You outdoor sketchers who are trying the thing for the first time may find yourselves annoyed, oeea-sionally (especially if working in erowded places),hy people hanging around to watch you work. They may even offer unkind remarks, sueh as, “See the drawrer. Looks like he is just learning,” or “Say, Mister, I know where there is something prettier to paint than that old canal boat! And it would be easier for you, too!” They may go so far as to crowd around until your view of your subjeet is completely cut off. See the poor artist in the aeeompanying illustration, for in-stance! This sketch of a typieal predicament, by the way, was made a few weeks ago (believe it or not—^we don’t) on one of the Hudson River boats on an excursion to Bear Mountain. In ease of such a erowd, what to do? In one pro-tective method which has many followers the artist arises now and then, with the greatest of dignity, and passes the hat. One might even buy a monkey and train him to do the same thing. In another method, guaranteed to disperse a erowd quiekly and effectively, the artist has a pocket full of fountain pens, dollar watches, or gadgets of some sort. When his spectators press elose to wateh him work, he suddenly interrupts with a sales talk on the excellence of his pens or watches, holding them up for display! He may even get a eustomer. Who knows?
Illustration—from a woodcut iu Harper’s Monthly, December, 1864 (and which inspired the ahove non-sense )—represents an aetual condition of that pe-riod. It aecompanied an article hy the artist-author, J. Ross Browne, who wrote:—”Sketching in Arizona is, to a man of mercurial temperament, rather a ticklish pursuit. I shall not readily forget my experience of the canons and thiekets, and the queer feeling produced hy the slightest sound that fell upon my ears as I hurriedly committed the outlines to paper. It has heen my for-tune to furnish the world with sketches of Madagas-car, Zanzibar, Palestine, the Continent of Europe, Iceland, and some few other points, many of which were achieved under circumstances of peculiar diffi-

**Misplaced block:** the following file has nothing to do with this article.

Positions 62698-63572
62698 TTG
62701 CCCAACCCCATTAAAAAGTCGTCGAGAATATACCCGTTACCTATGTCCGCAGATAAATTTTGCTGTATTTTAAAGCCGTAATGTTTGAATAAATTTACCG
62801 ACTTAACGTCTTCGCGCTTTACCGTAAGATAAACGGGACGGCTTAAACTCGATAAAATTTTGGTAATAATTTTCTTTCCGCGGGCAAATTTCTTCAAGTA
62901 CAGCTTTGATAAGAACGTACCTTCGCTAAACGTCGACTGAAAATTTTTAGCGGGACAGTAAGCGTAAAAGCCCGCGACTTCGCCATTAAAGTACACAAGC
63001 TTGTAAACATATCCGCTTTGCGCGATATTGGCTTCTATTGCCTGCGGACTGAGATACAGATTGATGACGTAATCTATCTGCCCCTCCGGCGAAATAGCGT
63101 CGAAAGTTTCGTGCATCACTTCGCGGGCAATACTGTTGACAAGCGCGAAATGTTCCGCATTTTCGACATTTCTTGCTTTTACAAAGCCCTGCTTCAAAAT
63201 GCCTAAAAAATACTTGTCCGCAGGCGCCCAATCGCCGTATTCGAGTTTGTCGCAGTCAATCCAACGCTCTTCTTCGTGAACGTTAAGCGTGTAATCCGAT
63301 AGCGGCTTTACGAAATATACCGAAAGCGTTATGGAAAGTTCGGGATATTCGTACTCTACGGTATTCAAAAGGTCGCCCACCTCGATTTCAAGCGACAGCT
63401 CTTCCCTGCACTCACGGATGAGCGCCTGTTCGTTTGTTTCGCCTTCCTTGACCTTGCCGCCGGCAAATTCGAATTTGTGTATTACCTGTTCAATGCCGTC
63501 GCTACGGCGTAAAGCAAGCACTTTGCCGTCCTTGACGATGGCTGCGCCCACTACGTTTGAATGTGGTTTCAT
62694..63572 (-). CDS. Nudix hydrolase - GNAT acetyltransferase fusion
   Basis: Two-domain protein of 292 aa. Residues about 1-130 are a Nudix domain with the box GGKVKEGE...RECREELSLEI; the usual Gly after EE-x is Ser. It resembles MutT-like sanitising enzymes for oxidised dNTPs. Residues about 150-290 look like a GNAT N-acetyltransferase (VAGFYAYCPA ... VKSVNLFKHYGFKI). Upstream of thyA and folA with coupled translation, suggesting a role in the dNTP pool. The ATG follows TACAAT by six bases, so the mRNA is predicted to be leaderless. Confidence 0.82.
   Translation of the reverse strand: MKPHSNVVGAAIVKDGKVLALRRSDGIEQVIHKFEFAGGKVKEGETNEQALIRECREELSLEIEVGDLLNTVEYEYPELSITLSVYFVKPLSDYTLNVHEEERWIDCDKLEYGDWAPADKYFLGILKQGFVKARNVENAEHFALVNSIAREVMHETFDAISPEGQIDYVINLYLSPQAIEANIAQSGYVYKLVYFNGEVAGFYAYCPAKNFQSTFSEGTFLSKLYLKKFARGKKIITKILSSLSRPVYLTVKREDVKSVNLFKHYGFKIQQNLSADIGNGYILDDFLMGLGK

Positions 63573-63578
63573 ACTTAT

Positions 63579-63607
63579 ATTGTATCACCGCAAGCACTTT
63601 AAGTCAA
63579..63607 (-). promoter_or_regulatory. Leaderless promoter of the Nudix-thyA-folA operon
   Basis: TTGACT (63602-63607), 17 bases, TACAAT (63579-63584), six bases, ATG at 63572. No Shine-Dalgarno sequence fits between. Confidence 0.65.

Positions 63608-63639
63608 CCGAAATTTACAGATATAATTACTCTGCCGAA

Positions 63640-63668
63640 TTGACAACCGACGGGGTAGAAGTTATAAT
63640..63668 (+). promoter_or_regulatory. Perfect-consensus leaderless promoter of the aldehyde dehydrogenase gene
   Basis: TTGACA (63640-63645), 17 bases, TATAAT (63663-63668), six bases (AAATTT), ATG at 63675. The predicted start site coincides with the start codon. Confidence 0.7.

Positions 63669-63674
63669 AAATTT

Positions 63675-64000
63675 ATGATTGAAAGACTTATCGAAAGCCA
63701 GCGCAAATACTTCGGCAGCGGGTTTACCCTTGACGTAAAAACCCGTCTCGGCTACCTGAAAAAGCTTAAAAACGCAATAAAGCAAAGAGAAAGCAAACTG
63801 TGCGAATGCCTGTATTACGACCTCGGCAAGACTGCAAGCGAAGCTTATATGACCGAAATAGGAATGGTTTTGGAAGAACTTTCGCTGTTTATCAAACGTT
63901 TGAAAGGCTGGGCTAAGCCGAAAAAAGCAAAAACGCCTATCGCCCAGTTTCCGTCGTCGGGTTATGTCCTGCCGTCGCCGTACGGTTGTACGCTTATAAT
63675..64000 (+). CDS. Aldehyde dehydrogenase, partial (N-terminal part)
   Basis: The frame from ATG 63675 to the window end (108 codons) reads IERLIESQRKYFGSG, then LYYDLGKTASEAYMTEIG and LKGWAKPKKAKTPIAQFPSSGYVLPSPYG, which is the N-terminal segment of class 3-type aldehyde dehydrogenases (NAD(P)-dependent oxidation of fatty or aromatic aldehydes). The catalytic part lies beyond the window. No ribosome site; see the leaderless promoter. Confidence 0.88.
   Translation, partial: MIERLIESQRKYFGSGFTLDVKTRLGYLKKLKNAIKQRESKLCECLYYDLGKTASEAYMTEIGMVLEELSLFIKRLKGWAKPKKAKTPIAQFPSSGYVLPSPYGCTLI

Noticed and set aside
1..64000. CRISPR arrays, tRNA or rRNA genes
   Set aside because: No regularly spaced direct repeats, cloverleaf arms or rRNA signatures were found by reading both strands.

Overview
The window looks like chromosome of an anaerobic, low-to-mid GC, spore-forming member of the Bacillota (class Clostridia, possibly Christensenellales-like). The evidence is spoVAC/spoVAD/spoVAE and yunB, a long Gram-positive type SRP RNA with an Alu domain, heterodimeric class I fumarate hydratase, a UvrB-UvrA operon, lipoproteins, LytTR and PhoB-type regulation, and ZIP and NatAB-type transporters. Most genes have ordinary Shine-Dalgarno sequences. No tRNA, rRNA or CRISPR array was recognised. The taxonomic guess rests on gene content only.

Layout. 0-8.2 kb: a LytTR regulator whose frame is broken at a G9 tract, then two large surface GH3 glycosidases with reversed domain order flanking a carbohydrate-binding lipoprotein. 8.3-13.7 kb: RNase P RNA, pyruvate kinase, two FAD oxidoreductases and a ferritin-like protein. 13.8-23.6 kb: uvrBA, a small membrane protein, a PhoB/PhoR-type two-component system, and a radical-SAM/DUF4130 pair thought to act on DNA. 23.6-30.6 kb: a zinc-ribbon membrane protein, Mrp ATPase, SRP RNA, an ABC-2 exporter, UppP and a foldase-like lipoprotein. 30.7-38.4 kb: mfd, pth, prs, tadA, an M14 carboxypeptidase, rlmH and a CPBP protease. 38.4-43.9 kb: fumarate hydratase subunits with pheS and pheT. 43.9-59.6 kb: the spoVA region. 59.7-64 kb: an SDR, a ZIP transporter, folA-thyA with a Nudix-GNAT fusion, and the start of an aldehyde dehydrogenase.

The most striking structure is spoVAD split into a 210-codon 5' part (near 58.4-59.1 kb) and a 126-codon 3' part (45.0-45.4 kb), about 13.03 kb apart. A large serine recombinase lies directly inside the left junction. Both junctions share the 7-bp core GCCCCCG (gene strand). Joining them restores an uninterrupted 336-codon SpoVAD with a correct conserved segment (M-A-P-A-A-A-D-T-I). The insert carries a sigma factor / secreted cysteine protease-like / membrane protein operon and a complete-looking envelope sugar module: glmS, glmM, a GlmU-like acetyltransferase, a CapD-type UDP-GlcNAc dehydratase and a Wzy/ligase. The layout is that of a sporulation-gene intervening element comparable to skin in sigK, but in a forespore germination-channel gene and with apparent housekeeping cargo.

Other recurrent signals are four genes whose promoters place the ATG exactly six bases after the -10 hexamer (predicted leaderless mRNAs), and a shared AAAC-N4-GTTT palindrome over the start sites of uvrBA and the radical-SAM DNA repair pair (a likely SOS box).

culty; hut I never hefore traveled through a country in which I was compelled to pursue the fine arts with a revolver strapped around my hody, a douhle-harreled shot-gun lying across my knees, and half a dozen soldiers armed with Sharpe’s earhines keeping guard in the distance. Even with all the safeguards of pistols and soldiers I am free to admit that on occasions of this kind I frequently looked hehind me to see how the country appeared in its rear aspect. An artist with an arrow in his baek may he a very picturesque ob-jeet to contemplate at one’s leisure; but I would rather draw him on paper than sit for the portrait myself. All the way up from Fort Yuma I was upset by these diffieulties; and if any man of genius and enterprise thinks he eould do better under the circumstances he is welcome to try.
Here is the tip for the water colorist. To prevent quick drying( i am think of these warm days out of oors), add ten of fifteen drops of glycerine to a tumbler of water. Alcohol will aceelcrate drying.